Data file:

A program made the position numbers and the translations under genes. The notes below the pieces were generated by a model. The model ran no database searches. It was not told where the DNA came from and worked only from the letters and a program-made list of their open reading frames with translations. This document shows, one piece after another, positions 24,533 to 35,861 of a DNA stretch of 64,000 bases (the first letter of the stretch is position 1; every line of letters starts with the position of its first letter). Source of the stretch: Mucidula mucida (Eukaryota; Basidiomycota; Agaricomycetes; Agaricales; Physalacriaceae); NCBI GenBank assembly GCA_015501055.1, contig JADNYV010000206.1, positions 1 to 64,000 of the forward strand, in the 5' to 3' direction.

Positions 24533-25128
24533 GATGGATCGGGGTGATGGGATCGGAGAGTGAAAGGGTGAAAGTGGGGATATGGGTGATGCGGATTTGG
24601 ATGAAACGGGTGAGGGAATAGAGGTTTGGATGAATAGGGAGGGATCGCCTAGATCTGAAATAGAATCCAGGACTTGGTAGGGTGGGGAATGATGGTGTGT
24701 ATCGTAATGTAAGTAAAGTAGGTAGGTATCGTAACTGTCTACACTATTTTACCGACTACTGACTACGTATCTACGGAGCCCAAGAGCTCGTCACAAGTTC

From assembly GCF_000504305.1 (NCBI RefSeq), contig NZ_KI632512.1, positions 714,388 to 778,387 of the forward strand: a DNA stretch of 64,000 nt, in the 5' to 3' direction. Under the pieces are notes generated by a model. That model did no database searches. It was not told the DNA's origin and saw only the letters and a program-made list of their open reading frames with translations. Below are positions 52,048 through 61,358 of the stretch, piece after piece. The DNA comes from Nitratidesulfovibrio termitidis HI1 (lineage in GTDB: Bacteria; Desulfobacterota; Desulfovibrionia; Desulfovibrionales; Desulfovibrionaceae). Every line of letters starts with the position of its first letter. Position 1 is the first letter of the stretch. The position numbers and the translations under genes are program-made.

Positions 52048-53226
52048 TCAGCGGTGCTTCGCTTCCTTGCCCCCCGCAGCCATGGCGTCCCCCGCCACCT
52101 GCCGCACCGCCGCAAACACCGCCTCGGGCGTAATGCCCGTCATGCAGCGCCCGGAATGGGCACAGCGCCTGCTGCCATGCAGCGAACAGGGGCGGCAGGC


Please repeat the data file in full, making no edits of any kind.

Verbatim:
A program made the position numbers and the translations under genes. The notes below the pieces were generated by a model. The model ran no database searches. It was not told where the DNA came from and worked only from the letters and a program-made list of their open reading frames with translations. This document shows, one piece after another, positions 24,533 to 35,861 of a DNA stretch of 64,000 bases (the first letter of the stretch is position 1; every line of letters starts with the position of its first letter). Source of the stretch: Mucidula mucida (Eukaryota; Basidiomycota; Agaricomycetes; Agaricales; Physalacriaceae); NCBI GenBank assembly GCA_015501055.1, contig JADNYV010000206.1, positions 1 to 64,000 of the forward strand, in the 5' to 3' direction.

Positions 24533-25128
24533 GATGGATCGGGGTGATGGGATCGGAGAGTGAAAGGGTGAAAGTGGGGATATGGGTGATGCGGATTTGG
24601 ATGAAACGGGTGAGGGAATAGAGGTTTGGATGAATAGGGAGGGATCGCCTAGATCTGAAATAGAATCCAGGACTTGGTAGGGTGGGGAATGATGGTGTGT
24701 ATCGTAATGTAAGTAAAGTAGGTAGGTATCGTAACTGTCTACACTATTTTACCGACTACTGACTACGTATCTACGGAGCCCAAGAGCTCGTCACAAGTTC

From assembly GCF_000504305.1 (NCBI RefSeq), contig NZ_KI632512.1, positions 714,388 to 778,387 of the forward strand: a DNA stretch of 64,000 nt, in the 5' to 3' direction. Under the pieces are notes generated by a model. That model did no database searches. It was not told the DNA's origin and saw only the letters and a program-made list of their open reading frames with translations. Below are positions 52,048 through 61,358 of the stretch, piece after piece. The DNA comes from Nitratidesulfovibrio termitidis HI1 (lineage in GTDB: Bacteria; Desulfobacterota; Desulfovibrionia; Desulfovibrionales; Desulfovibrionaceae). Every line of letters starts with the position of its first letter. Position 1 is the first letter of the stretch. The position numbers and the translations under genes are program-made.

Positions 52048-53226
52048 TCAGCGGTGCTTCGCTTCCTTGCCCCCCGCAGCCATGGCGTCCCCCGCCACCT
52101 GCCGCACCGCCGCAAACACCGCCTCGGGCGTAATGCCCGTCATGCAGCGCCCGGAATGGGCACAGCGCCTGCTGCCATGCAGCGAACAGGGGCGGCAGGC